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Rowlf on Jimmy Dean

Discussion in 'General Discussion' started by Traveling Matt, Aug 22, 2002.

  1. Traveling Matt

    Traveling Matt New Member

    Hey Guys!

    I showed my mom a clip of Rowlf way back in the day, and she actually remembers him on The Jimmy Dean Show!

    Does anyone else remember him, or know someone else who does?

    - Billy :cool:
  2. Jackie

    Jackie New Member

    My dad remembers vividly. He always liked Rowlf.
  3. Cantus Rock

    Cantus Rock New Member

    I saw nearly every episode of Rowlf on Jimmy Dean at the Museum of Radio and TV in LA. Rock n Roll!!! :)

    -Matt
  4. wolfy

    wolfy Member

    Rowlf on Jimmy Dean Show

    Oh, heavens...do I feel OLD!

    I SAW Rowlf on Jimmy Dean's show in the 1960s. He was my favorite part of the show, talking and singing with Jimmy...*sigh*

    Okay, so I'm over the age of 35 ... 40 ... um, 42!

    Don't kill me for that! You don't know WHAT great television and miracles you kids have missed because of this "modern age!"

    (Gads...I sound like my dad! Ewwwww!)

    Giggling:D :D :D :D

    -- wolfy --
  5. Cantus Rock

    Cantus Rock New Member

    Ah you are a lucky person. I wish I could have been alive back when the greats of television were on their first runs. I often think about what I would have been like back then, and even if I would have turned into the person I am today at all. My life is an amazing series of events leading me to where I am now, and I think that even though I wasn't able to see the greatest shows of TV (or I was too young to remember them if I did), I'm glad I was born into this life, because I doubt I would be here (Here as in MuppetCentral) if I was born back then. I'm content collecting the shows I loved, and wishing for the shows I have yet to see.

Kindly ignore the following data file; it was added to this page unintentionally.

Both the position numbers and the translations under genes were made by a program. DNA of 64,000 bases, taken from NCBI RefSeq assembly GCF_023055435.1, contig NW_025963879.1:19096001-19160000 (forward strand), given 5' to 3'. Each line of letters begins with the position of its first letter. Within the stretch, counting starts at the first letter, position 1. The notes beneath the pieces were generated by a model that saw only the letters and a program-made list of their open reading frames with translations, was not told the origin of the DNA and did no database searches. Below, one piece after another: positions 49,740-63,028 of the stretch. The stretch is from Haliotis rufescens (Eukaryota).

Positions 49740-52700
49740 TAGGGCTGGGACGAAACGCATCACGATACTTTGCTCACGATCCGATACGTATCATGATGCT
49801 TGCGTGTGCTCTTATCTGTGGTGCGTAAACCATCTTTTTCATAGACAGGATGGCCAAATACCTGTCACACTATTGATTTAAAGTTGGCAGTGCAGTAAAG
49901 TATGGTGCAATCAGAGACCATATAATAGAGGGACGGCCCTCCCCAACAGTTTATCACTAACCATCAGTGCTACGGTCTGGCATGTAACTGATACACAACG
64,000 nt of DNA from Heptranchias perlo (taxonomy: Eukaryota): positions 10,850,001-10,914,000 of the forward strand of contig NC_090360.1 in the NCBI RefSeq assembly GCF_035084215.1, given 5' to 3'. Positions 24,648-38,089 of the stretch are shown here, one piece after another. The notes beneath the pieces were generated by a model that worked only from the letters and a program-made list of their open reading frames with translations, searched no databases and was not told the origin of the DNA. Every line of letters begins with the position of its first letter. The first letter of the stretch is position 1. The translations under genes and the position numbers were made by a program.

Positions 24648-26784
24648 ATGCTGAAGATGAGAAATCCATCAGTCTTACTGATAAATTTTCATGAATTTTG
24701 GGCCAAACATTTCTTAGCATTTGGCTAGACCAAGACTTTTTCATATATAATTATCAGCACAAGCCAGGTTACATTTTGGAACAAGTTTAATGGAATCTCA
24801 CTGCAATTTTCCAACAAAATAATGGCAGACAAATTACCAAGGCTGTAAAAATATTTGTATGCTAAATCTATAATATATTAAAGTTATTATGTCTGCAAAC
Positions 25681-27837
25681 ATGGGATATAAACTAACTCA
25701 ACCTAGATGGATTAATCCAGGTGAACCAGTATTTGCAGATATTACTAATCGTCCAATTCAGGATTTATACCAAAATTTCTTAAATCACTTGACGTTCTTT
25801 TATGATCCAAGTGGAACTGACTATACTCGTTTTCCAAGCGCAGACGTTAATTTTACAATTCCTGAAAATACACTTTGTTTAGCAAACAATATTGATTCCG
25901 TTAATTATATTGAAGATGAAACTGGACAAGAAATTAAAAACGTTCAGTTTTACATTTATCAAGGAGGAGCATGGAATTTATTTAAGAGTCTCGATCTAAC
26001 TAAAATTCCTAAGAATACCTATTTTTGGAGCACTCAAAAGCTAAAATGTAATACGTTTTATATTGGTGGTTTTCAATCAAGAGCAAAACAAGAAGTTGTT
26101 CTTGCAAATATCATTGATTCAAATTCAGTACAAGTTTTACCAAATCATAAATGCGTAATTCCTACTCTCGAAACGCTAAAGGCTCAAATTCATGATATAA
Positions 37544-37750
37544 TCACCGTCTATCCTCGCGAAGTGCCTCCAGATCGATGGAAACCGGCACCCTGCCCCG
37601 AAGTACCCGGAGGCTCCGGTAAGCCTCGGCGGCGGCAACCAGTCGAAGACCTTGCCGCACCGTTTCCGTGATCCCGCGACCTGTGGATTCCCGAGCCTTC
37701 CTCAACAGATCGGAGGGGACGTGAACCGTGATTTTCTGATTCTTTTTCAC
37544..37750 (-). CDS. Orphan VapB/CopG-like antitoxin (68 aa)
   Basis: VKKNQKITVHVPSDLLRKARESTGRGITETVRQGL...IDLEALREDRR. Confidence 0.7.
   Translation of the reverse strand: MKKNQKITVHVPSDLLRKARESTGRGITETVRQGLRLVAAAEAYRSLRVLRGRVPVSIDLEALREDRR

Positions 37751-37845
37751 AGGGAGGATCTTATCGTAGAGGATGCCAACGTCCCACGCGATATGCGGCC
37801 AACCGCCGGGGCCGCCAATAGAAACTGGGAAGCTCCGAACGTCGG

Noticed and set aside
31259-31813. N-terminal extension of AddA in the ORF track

Wolfy don't feel old! Your my mothers age and she's not old!! (LoL, okay I'm sorry if that is a bit offensive, I didn't mean it to be :))

    Oh, and I guess welcome back. I wasn't here when you were but I'm here now, and your here...I'm alright, you're alright..:D

    -Matt
  6. wolfy

    wolfy Member

    No, dear, that's all right...now clean up your room like you were told to do! Oh...I'm your mother's AGE, not your MOTHER! Sorry!;)

    Actually, I am four years younger than my hubby, yet he can remember more shows on television that I can. He watched such things as "Roy Rodgers" and "The Lone Ranger" in their original showings, and he can remember Milton Berle's show and some of the others that were on in the early to mid-1950's!

    I can remember "Texaco Star Theater," and I think the worst thing that ever happened to me was when I was 5 and watching "The Real McCoys" (yes, I watched that). It was a Halloween episode, and a witch's face came right up into the screen, a la Wicked Witch of the West from "Wizard of Oz," and scared me into the biggest scream ever. I guess I woke up my baby brother and almost made my mom have a heart attack. Taught me to sit FAR back from the television screen, though.

    The other main memory I have of early television (besides the usual "Romper Room" and "Lucy" shows, was when I was at my first "daycare center." I was about 3, I guess. The older kids didn't think I should play with them, so I was to tell them when the cartoons were coming on.

    I remember "Popeye" was starting, and I was yelling, "Kids! Kids! Cartoons on!" We watched "Popeye," "Baby Huey," "Casper," "Heckle and Jeckle"...all those great Harvey cartoon comics...

    Yeah, Cantus...I guess I WAS pretty lucky to see those old shows.

    I was also lucky to live in an age when things weren't so hectic, hurried, tense or worrysome, and Mom stayed home and took care of house nad home without having to worry about things too much (except the PTA meetings) and Dad went to work in the morning and came home at night and you never really knew what he did, but he was there, and thoughts of war, famine, hate, race and all kinds of other bad things in the world were just that...thoughts.